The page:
Hill of Freedom
2014, NR, 66 min. Directed by Hong Sang-soo. Starring Ryo Kase, Moon So-ri, Seo Young-hwa, Kim Eui-sung, Youn Yuh-jung, Gi Ju-bong, Lee Min-woo.
REVIEWED By Marc Savlov, Fri., June 12, 2020
As helmed by prolific South Korean director Hong, Hill of Freedom is by turns charming, playfully humorous, and gently melancholic. In other words, it’s an instantly welcome bit of sweet cinematic release and couldn’t have arrived at a better time – even though it was initially released six years ago.
The plot is simple but ingenious. A woman, Kwon (Seo), collects a mysterious bundle of undated letters from a school somewhere in Seoul. She stumbles on the stairs and the missives drop from her hands and scatter to the floor completely out of order. Later, she begins to read them, resulting in a story that unfolds in flashbacks necessitated by the chronological disarray of the correspondence.
English-speaking Japanese native Mori (Kase, of Takeshi Kitano’s Outrage) arrives in Kwon’s neighborhood. Lovers in the past and seeking to reunite, he spends his days alternately searching for Kwon and sitting alone, reading in a nearby cafe. Director Hong drops clues here and there – the book Mori is so engrossed in is titled “Time” – but the overall tone is less malignant mystery and more banal conundrum. Adding to the puzzle is Young-sun (Moon), a flirty waitress with whom Mori strikes up a tentative romance, and a comically obstreperous neighbor who repeatedly attempts to ingratiate himself with Mori. That’s about it as the story goes, but it all nevertheless lingers in your mind, a dreamlike slice of sublime romantic slippage.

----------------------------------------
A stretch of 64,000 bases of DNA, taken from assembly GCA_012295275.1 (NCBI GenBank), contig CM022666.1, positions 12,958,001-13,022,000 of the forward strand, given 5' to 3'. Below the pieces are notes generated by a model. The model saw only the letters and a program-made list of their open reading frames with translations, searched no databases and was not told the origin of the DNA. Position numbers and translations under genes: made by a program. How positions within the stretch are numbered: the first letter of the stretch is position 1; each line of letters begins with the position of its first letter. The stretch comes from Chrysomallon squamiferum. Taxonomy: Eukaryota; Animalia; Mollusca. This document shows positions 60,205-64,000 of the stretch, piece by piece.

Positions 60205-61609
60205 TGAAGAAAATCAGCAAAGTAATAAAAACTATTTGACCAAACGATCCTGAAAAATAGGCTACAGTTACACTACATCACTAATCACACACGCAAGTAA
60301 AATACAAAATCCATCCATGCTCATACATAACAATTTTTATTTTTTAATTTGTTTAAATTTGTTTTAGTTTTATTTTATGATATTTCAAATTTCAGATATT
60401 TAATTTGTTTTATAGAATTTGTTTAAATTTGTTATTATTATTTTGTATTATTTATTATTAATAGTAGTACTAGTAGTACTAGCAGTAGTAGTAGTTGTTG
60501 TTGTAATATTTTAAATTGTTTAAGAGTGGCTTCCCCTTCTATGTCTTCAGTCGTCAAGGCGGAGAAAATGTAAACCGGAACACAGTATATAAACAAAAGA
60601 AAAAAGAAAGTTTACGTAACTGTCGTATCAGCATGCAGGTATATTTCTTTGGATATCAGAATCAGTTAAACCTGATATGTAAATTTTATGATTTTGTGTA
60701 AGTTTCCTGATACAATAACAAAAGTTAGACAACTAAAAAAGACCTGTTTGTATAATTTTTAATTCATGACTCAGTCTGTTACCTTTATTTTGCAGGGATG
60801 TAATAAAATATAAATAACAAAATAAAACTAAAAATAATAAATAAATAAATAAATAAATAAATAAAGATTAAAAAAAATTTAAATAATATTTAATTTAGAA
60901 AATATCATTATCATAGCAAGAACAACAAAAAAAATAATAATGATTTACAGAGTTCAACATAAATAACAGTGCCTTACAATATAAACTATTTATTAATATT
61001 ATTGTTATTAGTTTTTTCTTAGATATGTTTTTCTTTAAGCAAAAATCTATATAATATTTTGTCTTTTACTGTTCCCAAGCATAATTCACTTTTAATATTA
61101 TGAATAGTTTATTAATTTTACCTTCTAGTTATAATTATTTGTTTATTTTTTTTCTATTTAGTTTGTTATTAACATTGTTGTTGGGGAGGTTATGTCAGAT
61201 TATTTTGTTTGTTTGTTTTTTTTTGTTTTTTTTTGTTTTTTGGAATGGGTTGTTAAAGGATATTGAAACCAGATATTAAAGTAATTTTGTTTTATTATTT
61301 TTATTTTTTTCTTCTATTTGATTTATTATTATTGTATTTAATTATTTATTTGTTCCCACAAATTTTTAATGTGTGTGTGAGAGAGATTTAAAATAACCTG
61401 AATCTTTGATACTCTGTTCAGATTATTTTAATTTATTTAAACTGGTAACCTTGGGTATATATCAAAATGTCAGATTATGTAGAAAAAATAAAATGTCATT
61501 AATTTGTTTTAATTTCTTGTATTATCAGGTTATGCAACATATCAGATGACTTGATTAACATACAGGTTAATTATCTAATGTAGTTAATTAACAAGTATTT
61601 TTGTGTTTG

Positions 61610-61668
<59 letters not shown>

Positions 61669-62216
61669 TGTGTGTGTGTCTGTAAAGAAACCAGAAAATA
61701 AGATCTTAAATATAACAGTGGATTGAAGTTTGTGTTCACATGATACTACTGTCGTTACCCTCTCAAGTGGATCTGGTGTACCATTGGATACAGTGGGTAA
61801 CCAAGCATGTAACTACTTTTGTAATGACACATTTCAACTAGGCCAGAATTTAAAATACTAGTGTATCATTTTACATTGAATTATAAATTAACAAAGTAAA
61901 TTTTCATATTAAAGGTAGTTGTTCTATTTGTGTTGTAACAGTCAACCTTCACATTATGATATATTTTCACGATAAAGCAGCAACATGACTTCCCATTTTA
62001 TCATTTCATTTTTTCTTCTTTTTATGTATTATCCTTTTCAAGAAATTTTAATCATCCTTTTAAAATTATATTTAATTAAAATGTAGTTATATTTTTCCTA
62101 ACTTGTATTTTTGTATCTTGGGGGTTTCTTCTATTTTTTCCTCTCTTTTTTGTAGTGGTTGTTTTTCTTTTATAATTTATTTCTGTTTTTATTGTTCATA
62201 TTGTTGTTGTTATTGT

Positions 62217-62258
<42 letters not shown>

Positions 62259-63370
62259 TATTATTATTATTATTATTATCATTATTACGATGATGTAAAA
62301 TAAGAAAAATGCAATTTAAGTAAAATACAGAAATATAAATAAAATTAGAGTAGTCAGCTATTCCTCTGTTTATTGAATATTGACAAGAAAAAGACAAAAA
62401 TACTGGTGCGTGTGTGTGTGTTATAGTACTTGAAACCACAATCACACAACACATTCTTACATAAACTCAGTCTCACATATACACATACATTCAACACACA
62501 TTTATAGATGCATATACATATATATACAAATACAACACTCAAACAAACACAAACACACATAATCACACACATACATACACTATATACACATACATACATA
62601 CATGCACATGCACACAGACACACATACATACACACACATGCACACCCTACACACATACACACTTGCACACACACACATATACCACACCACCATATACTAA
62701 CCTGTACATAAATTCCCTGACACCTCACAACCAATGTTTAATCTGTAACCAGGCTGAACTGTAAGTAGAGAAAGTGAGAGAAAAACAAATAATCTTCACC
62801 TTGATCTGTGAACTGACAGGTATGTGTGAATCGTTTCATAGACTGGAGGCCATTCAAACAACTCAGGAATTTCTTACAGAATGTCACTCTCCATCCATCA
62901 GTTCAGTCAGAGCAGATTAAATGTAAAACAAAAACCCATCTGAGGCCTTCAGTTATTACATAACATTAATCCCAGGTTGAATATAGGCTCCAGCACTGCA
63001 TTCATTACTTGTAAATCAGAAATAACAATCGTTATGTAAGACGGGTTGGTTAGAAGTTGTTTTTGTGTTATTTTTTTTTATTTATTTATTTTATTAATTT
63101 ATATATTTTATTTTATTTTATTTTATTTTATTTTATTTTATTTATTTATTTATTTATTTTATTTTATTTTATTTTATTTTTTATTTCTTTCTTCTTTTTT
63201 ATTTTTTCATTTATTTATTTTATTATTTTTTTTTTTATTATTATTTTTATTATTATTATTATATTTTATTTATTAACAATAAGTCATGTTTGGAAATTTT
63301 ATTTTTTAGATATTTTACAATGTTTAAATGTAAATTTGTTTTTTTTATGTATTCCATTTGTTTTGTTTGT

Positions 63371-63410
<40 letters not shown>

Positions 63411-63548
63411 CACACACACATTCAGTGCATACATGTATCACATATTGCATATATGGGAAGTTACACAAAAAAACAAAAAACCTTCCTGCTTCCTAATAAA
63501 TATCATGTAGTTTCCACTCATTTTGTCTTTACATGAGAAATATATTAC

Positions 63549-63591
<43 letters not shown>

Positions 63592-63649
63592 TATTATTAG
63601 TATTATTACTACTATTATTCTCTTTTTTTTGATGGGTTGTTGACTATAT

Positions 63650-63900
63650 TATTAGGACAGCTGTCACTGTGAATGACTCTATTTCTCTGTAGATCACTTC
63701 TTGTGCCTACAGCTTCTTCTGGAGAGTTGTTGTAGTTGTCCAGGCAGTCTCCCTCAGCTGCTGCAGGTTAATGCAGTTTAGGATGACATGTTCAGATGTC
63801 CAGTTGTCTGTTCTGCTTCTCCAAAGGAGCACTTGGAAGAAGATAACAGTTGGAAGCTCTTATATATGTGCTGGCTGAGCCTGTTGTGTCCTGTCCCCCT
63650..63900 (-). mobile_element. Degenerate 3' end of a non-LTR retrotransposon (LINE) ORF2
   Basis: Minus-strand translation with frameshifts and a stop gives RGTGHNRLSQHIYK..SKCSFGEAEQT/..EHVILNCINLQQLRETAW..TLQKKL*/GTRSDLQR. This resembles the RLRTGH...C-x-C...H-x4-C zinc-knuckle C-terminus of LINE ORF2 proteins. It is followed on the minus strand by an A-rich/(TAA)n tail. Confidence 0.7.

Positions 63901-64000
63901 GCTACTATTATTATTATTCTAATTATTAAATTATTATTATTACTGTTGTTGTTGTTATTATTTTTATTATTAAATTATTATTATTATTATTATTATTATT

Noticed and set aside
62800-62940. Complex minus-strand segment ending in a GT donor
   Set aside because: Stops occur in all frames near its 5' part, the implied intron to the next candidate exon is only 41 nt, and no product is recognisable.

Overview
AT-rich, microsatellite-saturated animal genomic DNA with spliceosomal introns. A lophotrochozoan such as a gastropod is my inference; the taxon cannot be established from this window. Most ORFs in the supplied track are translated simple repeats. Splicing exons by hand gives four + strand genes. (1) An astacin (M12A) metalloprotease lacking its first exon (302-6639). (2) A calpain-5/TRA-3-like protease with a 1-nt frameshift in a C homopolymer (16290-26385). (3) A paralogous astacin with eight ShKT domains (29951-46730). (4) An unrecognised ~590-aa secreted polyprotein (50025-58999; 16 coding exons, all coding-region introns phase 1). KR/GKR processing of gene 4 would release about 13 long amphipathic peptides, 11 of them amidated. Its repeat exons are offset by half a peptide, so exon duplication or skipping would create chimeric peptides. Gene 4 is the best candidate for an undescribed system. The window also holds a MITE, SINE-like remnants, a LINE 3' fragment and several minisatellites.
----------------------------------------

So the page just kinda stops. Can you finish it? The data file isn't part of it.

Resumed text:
Hong has made eight more films since Hill of Freedom's 2014 debut at the Venice Film Festival. He’s definitely a niche auteur, working as he does in the shadows of his more well-known (in the West) contemporaries, such as multiple-Oscar-winning Bong Joon-ho and genre favorites Park Chan-wook and Kim Jee-woon. But whereas that triad regularly employs outrageous, frequently extreme genre-hopping storylines and manic camerawork to assault the audience, Hong’s films are more frequently compared in both structure and tone to the likes of the late French national treasure Alain Resnais (Last Year in Marienbad). Both filmmakers delve into the mysteries of time, memory, and perception, resulting in movies that can feel introspective to an almost granular level in their meditative examinations of the inherent foibles of human connections. That may sound like some terribly serious arthouse navel-gazing, but ultimately Hill of Freedom is surprisingly satisfying in its sheer — albeit abjectly disjointed – fish-out-of-water ordinariness.
Hill of Freedom is currently available as a virtual cinema release through local arthouse cinemas. Choose from:
• Violet Crown Cinema (Tickets here).